Gay community encouraged to take part in new foster carer campaign

Gay community encouraged to take part in new foster carer campaign

A LEADING child protection charity is challenging stereotypes and misconceptions about foster carers in a new inclusive and integrated campaign.

Acknowledging that people often think they won’t be accepted or that they don’t fit the mould, Barnardos Australia is aiming to debunk myths people have about foster carers with a new campaign featuring a same-sex couple, as well as a younger alternative couple with tattoos, dyed hair and piercings, a couple in motorcycle leathers, as well as an older couple and a single person.

The charity identified the most common reasons why potential carers counted themselves out and urged people to count themselves in instead.

“It’s important to us that people understand that it’s not about what you look like, your age or your marital status. Foster caring is about having the right qualities to be able to provide a safe and stable home to a child in crisis,” chief executive Louise Voigt said.

“We need a wide range of different sorts of carers for different sorts of children. We need carers from different ethnic backgrounds, single carers, married carers, partnered carers, gay carers, older carers who have valuable experience as well as younger carers who are very committed.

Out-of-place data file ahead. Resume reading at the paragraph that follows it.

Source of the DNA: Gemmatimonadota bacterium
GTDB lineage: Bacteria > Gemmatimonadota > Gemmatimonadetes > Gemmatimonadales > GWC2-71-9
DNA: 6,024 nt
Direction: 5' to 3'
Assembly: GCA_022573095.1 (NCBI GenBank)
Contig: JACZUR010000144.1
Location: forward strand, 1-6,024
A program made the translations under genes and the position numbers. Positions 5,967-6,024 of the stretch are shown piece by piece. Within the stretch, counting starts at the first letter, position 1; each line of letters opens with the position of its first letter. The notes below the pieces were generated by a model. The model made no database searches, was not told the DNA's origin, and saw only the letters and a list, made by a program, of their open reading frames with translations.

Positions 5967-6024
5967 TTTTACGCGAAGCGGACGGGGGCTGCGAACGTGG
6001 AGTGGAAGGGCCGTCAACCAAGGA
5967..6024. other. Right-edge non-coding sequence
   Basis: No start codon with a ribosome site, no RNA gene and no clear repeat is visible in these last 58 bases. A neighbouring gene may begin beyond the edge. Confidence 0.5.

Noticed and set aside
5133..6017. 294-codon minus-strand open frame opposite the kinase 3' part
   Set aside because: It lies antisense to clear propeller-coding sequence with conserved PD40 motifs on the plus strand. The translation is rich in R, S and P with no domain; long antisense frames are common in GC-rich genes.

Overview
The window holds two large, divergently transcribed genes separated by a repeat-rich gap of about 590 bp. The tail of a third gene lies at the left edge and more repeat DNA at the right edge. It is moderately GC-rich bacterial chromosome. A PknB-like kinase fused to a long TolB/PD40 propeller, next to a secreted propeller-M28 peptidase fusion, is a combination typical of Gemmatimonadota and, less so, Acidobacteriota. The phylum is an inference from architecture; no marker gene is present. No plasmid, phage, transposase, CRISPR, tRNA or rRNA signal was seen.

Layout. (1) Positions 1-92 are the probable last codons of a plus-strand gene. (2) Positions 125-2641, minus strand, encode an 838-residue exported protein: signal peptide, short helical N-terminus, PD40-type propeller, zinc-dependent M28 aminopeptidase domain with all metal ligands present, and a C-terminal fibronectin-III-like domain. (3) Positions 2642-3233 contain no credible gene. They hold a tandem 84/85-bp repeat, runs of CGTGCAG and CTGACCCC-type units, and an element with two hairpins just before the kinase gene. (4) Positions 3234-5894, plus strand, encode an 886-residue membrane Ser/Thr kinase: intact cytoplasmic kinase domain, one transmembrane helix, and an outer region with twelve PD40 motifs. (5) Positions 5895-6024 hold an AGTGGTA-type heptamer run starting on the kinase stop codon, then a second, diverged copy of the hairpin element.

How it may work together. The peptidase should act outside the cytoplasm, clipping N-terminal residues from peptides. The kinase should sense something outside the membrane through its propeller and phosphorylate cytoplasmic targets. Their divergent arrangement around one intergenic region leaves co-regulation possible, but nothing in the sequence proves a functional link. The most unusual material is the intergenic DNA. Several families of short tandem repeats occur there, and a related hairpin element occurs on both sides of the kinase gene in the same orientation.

“I urge anyone thinking about becoming a foster carer to talk to us, I’m sure we can use your skills.”

The campaign is currently being rolled out, and the charity has also launched a supporting website and will release new videos each week featuring interviews with real foster carers. Watch the videos here.

For more details and to get involved, click here

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18 responses to “Gay community encouraged to take part in new foster carer campaign”

  1. Add me friends I’m abir from Bangladesh I’m only 19 ..I like boys but in my country its difficult to lead a happy life when u r gay …pls help me to leave my country for my own and happy life with a men

  2. Faster caring is one of life’s very rewarding things anyone can do.
    We are two gay man and have been carers for (9) nine years .
    We wanted to be two dads and fostering was the way for us and over the nine years we have had some 18 children say with us four which are in long term and the other 14 in shorts term carer with us before bing placed in a long term family.
    We started of with DOCs before moving over to NGO burnside around two years a go.
    There has been many challenges over the years but nun that could not be handled in a ethical or loving way.
    We run our home just as any family run there homes with the children interest put first.
    We support the children in all their interest like sport or hobbys.
    We play a acted roll and get involved like volunteering at the children’s school and or sporting clubs.
    Their education is a big factor in the way we can support the children so we run a tight routine at home insuring the children are doing homework but also have plenty of time to do what children love best.
    As gay man we have given up plenty just so we could be dads and carers to the young people that need it the most.
    Children that come in care come from a
    Neglected environment or broken homes.
    They have no boundaries and no understanding of rules.
    They have no attachment or are Un able to show love or unable to receive it at all.